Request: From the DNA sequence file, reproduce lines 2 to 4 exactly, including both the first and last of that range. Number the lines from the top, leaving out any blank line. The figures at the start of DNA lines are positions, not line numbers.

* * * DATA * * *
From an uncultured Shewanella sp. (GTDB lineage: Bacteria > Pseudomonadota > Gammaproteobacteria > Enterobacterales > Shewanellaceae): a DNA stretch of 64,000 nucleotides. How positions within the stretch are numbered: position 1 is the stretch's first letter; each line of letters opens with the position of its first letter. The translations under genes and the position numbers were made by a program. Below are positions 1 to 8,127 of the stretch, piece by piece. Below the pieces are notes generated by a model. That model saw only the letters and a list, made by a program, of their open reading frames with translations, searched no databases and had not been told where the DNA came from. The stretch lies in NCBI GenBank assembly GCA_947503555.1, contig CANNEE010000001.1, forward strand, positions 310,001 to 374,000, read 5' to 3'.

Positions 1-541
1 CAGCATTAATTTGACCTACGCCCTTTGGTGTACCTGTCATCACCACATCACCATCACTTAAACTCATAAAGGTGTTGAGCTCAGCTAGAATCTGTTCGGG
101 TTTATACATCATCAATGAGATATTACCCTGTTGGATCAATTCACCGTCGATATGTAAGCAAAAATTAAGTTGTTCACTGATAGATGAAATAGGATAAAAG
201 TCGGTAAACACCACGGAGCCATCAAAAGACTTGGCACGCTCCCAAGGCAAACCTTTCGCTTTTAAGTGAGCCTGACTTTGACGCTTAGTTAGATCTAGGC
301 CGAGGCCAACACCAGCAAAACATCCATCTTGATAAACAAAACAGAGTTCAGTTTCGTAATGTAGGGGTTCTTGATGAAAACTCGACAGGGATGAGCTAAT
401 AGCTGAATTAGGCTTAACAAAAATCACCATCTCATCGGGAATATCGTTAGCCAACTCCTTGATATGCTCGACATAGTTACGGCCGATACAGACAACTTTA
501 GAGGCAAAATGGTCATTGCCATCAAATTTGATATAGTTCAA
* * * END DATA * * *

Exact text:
Positions 1-541
1 CAGCATTAATTTGACCTACGCCCTTTGGTGTACCTGTCATCACCACATCACCATCACTTAAACTCATAAAGGTGTTGAGCTCAGCTAGAATCTGTTCGGG
101 TTTATACATCATCAATGAGATATTACCCTGTTGGATCAATTCACCGTCGATATGTAAGCAAAAATTAAGTTGTTCACTGATAGATGAAATAGGATAAAAG